The spokesman declined to say where the works were being held, “for obvious security reasons”.
Until April 3, the two paintings were on display at the Louis Vuitton Foundation in Paris as part of ‘The Morozov Collection: Icons of Modern Art’, a massive exhibition of works that once belonged to Russian textile magnates Ivan and Mikhail Morozov. Their collection, which includes works by Gauguin, Van Gogh and Picasso, was expropriated and state property about a century ago, after the October Revolution.
Most of the paintings in the exhibition came from Russian state museums, including the State Hermitage Museum in St. Petersburg and the Pushkin State Museum of Fine Arts in Moscow. Under a 1994 French law designed to encourage international art lending, those works cannot be seized by French authorities because they were loaned by a foreign government, said Freda Matassa, an art consultant who helped develop of a similar anti-epilepsy law in Great Britain.
But, Ms Matassa said, French law does not apply to works owned by private individuals.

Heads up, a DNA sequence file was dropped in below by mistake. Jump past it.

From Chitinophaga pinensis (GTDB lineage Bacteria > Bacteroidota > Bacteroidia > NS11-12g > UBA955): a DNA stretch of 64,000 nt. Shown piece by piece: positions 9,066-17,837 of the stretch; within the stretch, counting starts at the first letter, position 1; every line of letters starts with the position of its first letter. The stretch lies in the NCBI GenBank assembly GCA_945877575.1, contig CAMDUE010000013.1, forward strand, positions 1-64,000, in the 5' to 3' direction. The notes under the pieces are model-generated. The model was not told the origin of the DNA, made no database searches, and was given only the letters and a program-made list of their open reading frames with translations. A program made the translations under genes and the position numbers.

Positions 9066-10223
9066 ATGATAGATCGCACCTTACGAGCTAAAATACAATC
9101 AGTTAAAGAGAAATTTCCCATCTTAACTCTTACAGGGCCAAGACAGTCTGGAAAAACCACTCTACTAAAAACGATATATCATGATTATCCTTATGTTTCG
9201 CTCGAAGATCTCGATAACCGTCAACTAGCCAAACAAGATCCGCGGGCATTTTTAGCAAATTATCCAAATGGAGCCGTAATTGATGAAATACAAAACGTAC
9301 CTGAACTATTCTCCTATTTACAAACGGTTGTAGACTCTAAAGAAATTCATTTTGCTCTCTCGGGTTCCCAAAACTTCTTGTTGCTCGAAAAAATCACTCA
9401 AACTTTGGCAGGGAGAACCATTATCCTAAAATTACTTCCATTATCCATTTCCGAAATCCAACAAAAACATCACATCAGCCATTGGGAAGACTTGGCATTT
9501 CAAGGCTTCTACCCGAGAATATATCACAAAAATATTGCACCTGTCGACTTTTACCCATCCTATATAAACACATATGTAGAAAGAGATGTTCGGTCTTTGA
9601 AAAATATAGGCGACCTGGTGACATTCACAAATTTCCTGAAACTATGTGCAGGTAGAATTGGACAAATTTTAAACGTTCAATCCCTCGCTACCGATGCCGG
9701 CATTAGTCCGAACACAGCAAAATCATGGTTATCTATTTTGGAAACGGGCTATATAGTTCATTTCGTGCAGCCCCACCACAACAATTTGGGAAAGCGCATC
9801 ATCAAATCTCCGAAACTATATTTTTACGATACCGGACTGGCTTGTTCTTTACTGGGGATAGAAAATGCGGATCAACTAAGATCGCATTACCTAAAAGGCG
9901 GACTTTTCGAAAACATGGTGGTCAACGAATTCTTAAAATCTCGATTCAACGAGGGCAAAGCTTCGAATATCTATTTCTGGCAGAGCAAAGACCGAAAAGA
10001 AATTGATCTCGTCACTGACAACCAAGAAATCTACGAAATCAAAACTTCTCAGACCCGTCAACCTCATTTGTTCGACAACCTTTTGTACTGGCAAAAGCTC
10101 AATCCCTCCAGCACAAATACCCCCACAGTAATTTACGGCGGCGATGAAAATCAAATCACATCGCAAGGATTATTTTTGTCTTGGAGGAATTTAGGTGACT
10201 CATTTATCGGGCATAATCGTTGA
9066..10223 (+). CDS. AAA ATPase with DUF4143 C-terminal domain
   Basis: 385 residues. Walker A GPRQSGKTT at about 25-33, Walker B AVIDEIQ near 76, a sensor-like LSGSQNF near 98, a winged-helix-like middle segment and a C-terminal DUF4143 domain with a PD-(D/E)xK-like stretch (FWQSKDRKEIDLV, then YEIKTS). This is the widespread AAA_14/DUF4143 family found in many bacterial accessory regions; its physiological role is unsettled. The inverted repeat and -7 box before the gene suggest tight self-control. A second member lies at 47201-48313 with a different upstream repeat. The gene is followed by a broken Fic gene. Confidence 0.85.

Representatives from Mr. Aven and the Museum of Avant-Garde Mastery did not respond to requests for comment. A spokeswoman for the Louis Vuitton Foundation also said she would not comment.
Even before the repossessions, some art transport companies expected Morozov Collection’s works to face difficulties returning to Russia, as the war in Ukraine has disrupted traditional air and road freight routes. The most direct route to Russia from Western Europe is now via Finland, but last week Finnish customs officials seized three shipments of fine art at the border between the two countries, suspecting the shipment was in violation of sanctions imposed by the authorities. European Union. The works were quickly released when they were found to be outside the scope of the sanctions.
The French Ministry of Culture said it is also keeping a third painting from “The Morozov Collection” in Paris for security reasons. That work, “Portrait of Margarita Kirillovna Morozova” (1910), by Serov, belongs to the Dnipropetrovsk Art Museum, in the city of Dnipro in eastern Ukraine, which is expected to be the subject of a Russian attack soon. Ukrainian authorities have requested that the painting remain in Paris until it can be returned safely, the culture ministry spokesman said.